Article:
On June 5 in Austin, the working group had its first meeting.  We asked each member company to detail what they would consider their top fives issues when it comes to taking advantage of multicore.  The next step is to categorize and create an ‘outline’ that could possibly serve as the outline for the end document.  It will certainly be more work than simply outline and write and we’ll certainly learn and adjust as we go, but I was encouraged by the initial meeting.  11 companies provided input during this discussion. 

I’ll write more as the group and its work takes shape.

On a personal note, the 3 weeks of straight travel are over.  Nothing on the boards until August except a July trip to Vegas for NBA summer league. 

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EXOCHI as in EXO-Cha Cha Cha

post time 30. May 2008 member admin

I’m sitting in the speaker ready room at Intel R&D day in Tokyo preparing for my talk in two hours.  The subject of my talk is on the future plans of the Intel C++ Compiler with regards to programming for multi-core processors.  I have the distinction of following after Matsumoto-san, the inventor of Ruby.  Hopefully, I don’t disappoint.


One part of my talk that I find particularly compelling is research Intel is doing in heterogeneous multi-core programming using extensions to OpenMP, one of my favorite APIs for parallel programming.  The power of OpenMP is ease of use.  If you’ve never seen OpenMP… it is possible to transform a serial program into a parallel program with one OpenMP statement, or pragma.


The particular extension, called EXOCHI (pronounced X-O-Cha), extends OpenMP by adding clauses to support spawning threads (called shreds) on processors with different instruction set architectures.  In effect, it is possible to have one piece of code that contains instructions for different types of processors.  It is certainly possible to program for these coprocessors today with one code base through the use of libraries (Direct X is an example of such a library), however these approaches abstract away the low level hardware which is what some developers would like to access.  In addition, EXOCHI enables virtual shared memory through hardware support which grants the nice properties of shared memory while limiting the performance penalties.  Very powerful.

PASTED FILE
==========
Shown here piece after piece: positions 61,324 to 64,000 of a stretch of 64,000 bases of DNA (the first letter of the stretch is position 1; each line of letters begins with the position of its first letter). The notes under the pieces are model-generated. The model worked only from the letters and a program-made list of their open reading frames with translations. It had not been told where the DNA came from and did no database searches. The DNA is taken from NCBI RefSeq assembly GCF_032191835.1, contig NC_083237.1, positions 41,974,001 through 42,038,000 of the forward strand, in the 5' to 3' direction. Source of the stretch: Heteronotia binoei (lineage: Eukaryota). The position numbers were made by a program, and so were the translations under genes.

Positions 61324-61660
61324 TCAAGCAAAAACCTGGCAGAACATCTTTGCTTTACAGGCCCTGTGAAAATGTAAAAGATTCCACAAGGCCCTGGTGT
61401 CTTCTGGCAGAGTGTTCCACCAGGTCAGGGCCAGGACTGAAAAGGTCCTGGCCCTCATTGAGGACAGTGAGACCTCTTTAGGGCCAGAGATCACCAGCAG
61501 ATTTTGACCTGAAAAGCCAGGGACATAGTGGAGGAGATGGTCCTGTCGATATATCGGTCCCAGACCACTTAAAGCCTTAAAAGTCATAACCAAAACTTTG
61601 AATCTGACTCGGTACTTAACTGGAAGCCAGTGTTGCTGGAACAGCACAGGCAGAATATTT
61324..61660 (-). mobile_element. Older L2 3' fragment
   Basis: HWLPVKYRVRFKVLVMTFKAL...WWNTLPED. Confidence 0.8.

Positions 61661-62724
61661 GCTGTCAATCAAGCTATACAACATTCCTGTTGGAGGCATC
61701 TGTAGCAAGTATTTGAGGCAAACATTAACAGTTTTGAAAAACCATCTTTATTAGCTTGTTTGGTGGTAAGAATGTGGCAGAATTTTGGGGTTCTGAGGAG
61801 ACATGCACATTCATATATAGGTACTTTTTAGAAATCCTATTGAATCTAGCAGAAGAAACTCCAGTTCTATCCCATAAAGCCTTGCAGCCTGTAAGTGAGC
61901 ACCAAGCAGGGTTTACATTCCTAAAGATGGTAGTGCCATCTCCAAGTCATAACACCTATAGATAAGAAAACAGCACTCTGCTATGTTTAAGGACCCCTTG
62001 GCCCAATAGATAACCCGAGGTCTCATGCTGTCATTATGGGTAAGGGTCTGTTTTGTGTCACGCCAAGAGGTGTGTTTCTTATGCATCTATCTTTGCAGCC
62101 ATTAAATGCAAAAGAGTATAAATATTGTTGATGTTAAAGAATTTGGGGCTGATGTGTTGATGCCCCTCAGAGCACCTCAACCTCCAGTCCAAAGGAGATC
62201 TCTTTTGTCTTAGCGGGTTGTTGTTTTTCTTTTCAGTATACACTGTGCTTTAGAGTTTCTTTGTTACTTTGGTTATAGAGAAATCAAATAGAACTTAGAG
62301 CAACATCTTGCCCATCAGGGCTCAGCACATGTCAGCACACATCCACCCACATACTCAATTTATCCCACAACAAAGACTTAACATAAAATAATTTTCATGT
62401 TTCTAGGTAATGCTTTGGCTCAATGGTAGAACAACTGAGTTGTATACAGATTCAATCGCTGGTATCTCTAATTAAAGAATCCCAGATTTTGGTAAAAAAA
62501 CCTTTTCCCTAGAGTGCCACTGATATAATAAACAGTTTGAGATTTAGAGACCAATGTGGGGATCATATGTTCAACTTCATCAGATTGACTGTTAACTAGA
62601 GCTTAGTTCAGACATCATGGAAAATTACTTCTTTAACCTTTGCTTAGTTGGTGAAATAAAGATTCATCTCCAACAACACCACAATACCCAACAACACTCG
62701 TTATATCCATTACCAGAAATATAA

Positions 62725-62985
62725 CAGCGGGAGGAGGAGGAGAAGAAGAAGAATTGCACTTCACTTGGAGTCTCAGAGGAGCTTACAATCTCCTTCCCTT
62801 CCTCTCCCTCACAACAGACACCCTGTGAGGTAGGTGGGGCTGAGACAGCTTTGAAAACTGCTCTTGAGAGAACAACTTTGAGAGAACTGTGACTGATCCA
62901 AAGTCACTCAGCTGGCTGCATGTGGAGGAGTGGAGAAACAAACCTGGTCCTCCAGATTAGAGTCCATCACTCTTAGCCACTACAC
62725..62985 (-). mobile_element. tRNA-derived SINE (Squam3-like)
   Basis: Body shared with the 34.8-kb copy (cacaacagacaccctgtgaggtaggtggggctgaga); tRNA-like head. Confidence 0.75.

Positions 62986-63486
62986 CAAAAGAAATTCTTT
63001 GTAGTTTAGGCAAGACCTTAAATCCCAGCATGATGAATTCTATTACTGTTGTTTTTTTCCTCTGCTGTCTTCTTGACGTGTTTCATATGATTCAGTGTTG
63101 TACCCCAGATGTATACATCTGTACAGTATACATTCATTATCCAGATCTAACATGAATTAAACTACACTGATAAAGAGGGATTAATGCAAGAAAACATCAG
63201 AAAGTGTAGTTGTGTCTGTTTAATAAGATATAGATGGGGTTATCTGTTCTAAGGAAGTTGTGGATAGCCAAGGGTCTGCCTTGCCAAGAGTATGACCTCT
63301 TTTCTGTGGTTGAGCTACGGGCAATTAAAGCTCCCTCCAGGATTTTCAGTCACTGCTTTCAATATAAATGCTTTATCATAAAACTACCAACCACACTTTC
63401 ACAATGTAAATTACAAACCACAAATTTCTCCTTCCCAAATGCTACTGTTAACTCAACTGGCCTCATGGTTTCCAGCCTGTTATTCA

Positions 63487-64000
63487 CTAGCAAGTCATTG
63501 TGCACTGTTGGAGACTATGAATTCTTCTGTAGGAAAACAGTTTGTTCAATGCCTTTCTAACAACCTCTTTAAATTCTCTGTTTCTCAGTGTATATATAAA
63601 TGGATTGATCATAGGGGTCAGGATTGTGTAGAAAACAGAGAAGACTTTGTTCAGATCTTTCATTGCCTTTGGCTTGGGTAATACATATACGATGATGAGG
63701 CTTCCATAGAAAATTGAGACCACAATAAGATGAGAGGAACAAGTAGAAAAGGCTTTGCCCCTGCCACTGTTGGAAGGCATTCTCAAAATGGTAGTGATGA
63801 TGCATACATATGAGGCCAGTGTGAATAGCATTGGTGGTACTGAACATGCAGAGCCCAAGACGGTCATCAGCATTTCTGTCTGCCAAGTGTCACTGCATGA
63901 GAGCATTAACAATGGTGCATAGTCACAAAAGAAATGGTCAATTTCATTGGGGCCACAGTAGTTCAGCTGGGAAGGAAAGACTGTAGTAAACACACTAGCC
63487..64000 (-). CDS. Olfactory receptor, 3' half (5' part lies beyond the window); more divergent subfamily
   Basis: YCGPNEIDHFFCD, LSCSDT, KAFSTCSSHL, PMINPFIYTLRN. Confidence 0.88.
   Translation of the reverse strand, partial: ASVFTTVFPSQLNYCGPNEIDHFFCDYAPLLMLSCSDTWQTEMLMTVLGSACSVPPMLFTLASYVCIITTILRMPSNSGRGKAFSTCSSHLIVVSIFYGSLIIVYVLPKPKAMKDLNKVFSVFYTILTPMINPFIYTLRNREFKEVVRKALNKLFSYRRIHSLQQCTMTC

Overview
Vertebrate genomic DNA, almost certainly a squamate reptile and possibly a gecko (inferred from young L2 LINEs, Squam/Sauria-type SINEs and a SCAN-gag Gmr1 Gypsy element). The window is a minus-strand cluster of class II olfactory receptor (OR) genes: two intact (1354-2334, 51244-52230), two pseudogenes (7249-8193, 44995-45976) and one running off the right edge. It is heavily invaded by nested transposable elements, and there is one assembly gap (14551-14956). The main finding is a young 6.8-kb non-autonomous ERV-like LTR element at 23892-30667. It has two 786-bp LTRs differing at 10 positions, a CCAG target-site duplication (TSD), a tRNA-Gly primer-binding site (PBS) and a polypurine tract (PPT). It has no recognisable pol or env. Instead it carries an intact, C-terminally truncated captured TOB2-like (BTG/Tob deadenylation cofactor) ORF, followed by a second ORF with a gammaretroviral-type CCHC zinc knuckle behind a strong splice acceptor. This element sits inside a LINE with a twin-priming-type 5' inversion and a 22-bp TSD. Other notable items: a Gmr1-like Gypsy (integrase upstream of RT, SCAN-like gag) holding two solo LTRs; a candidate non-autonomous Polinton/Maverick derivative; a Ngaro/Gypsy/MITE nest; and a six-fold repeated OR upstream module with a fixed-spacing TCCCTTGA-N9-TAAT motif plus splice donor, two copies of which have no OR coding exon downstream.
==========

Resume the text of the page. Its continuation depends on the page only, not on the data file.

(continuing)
In two weeks, I’ll be participating on a panel at Design Automation Conference which will seek answers on why tools to aid with heterogeneous multi-core and multi-processor SOCs have not really caught on.  My suspicion is a tool like EXOCHI may be just what is needed to lower the barrier for heterogeneous multi-core software development.


One more rehearsal of my talk before I go onstage, give the presentation, and then hopefully talk my colleagues into Kobe beef.


If you need a reference on EXOCHI, the paper can be found at,






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post time 14. May 2008 member admin

“It transforms into a bird
Its name is Peng
The wingspan of Peng
We know not how many thousand leagues” – Chuang Tzu

Sometimes you can fall for a trap when you work on the same project with the same people for years on end.  You start assuming that the thoughts and state of mind shared by the folks you iteract with completely represents the state of mind of the general engineering community.   I may have recently fallen into this trap with regard to the adoption and leveraging of multicore processors in the embedded community.

Last month at Multicore Expo, I heard a speaker comment on the need to make code “Multicore ready”.  My initial thoughts in reaction were “What do you mean Multicore ready?  I’ve been pitching software techniques for Multicore for over 3 years now.  Everyone should be moving already.”

I could sense many attendees responded positively to the speaker’s comment.  This led me to wonder if I’d fallen into the trap of having a perspective limited by the engineers I have the most contact with (other engineers at Intel) and the work I’ve been doing.

So my question is where are folks at with leveraging multicore processors in their embedded design?  Are we still predominately in a state of wondering what to do with multicore processors and how to make code ‘Multicore ready’?  Or are we well past that point and into planning our next design to take further advantage of multicore processors?  

I’m basically asking – what help do customers need?